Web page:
For the first time in more than five years, IBM has reported quarterly financial results that were better than in the same quarter in the previous year. IBM’s fourth quarter revenues actually increased by 3.6 percent to $22.54 billion, though the annual results showed a 1 percent decline to $79.14bn. (See: IBM Q4 edges expectations, as-a-service run rate now $10.3 billion)
This is the worst annual number since 1997, when IBM’s revenues were $78.51bn. Of course, money isn’t worth what it used to be. Today, IBM should have declared revenues of $120bn – the top right of my graph – just to keep pace with US inflation.
Can we claim that IBM’s decline has bottomed out or even that it has turned a corner? It’s not clear. The quarterly result was an improvement, but it came with caveats.
First, IBM benefited from currency changes – a weaker dollar. Without that, the quarterly growth would only have been 1 percent, not 3.5 percent, on IBM’s own assessment.
Second, IBM benefited from sales of a new Z series mainframe. In a conference call, IBM’s Martin Schroeter, senior vice president for global markets, said mainframe sales were 71 percent higher than in the same quarter last year. It remains to be seen whether this performance can be maintained.
But while the hardware division did well – it increased sales of Z Systems, Power9 computers and storage – this is not where IBM makes the bulk of its money. Over the full year, Systems sales of $8.19bn only made up 10.3 percent of total revenues.
Revenues from IBM’s largest division, Technology Services Cloud, fell by 3 percent to $34.28bn, while revenues from Global Business Services ($16.35bn) and Cognitive Solutions ($18.45bn) barely changed.
IBM’s frequently-stated strategy is to shift sales from old, lower-margin businesses to new, higher-margin businesses such as cloud services, AI, security, blockchain and quantum computing. It calls these its “strategic imperatives”. However, this is not a separate division, so the numbers are open to interpretation.
For example, IBM’s Systems division – home of mainframes, minis and storage – had revenues of $3.3bn in Q4, and IBM counted $2.1bn as sales of “strategic imperatives”. In fact, IBM counted half of these sales — $1.7bn – as cloud sales.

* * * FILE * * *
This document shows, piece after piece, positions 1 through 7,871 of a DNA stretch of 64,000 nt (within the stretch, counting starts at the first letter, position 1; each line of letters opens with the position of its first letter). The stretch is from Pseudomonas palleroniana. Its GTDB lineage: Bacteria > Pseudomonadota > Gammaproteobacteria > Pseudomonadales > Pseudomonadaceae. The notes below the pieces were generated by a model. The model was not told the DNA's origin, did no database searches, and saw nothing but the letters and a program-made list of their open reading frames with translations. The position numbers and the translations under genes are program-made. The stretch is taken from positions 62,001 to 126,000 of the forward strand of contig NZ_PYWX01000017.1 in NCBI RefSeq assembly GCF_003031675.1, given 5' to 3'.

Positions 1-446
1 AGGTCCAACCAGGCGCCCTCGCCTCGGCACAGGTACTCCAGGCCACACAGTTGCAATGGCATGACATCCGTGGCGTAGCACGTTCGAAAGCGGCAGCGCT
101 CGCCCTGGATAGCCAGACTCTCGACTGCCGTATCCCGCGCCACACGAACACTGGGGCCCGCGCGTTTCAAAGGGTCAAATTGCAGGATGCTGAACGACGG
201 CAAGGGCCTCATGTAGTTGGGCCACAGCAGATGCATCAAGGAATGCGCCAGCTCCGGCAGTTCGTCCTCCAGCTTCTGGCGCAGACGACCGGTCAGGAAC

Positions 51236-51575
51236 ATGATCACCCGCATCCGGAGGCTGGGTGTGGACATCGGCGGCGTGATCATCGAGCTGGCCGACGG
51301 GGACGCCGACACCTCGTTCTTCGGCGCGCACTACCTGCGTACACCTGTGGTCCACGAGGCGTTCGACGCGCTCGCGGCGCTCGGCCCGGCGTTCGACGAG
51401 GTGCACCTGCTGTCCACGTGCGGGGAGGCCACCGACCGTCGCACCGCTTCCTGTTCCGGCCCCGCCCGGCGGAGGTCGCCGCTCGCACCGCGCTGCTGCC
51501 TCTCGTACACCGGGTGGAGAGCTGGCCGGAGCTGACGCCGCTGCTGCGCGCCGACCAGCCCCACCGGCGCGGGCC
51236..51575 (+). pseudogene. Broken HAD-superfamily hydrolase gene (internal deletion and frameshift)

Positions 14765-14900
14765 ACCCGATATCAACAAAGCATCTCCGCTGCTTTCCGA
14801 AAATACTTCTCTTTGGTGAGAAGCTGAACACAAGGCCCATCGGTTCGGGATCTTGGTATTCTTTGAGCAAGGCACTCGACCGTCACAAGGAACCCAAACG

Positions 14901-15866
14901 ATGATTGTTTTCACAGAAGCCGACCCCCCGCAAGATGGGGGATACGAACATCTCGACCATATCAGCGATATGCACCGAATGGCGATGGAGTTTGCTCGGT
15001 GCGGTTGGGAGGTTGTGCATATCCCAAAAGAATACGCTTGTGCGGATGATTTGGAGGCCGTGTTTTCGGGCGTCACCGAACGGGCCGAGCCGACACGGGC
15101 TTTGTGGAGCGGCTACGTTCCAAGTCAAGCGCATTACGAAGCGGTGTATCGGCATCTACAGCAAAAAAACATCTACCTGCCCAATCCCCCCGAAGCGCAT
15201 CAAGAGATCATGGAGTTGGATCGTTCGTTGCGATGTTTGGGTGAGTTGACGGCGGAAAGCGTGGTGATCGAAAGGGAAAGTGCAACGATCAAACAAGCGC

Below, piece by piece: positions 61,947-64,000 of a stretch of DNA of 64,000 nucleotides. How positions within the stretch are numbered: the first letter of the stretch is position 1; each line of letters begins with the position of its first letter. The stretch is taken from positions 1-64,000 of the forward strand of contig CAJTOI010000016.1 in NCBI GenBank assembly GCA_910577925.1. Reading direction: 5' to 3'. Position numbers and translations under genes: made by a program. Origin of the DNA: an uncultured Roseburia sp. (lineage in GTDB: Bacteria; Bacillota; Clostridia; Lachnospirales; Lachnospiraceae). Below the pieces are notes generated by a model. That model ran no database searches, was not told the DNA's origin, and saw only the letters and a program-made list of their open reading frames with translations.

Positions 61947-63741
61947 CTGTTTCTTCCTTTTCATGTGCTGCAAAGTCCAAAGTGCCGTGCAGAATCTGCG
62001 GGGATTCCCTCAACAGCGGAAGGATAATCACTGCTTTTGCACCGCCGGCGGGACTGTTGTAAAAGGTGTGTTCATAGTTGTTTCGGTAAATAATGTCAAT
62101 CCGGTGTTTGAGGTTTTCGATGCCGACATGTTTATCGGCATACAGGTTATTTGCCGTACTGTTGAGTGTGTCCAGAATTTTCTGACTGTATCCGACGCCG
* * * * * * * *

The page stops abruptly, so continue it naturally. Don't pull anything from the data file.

When IBM boasts about its cloud success, does that make listeners think about Z mainframes, minis and storage?
IBM claimed that, in fiscal 2017, sales of “strategic imperatives” grew by 11 percent (or 10 percent after a currency adjustment) and now represent 46 percent of total revenues. But whatever they’re counting, these gains have not been big enough to offset the loss of revenues in other areas. IBM will only return to growth when they are.
IT industry comparisons
IBM is more than 100 years old and suffers in comparison to younger and nimbler companies such as Amazon, Google, Facebook and Apple (new as a phone company). It has also been overtaken by Microsoft, which has generally continued to grow sales, apart from the 2008 recession and an unsuccessful foray into the smartphone market via the purchase of Nokia’s phone business.
But IBM has not done well when compared to rivals who operate in much the same market. As the graph (above) shows, annual revenue growth also appears to have stalled at Cisco and Oracle. Meanwhile, Dell – which is now a private company – currently has revenues of $61.64bn, which is almost the same as the $61.49bn it managed in 2011.
Despite the recent booms in smartphones, tablets, apps and social networks, none of these companies has enjoyed the sales increases they got from the PC market explosion in the 1990s. On the other hand, they haven’t seen revenues tumble like IBM’s.
If IBM had concentrated on maintaining and improving its established businesses – instead of financial engineering aimed at increasing its earnings per share – it might have maintained annual sales of around $100bn or even more. And it would have precluded stories about its sixth consecutive year of declining revenues….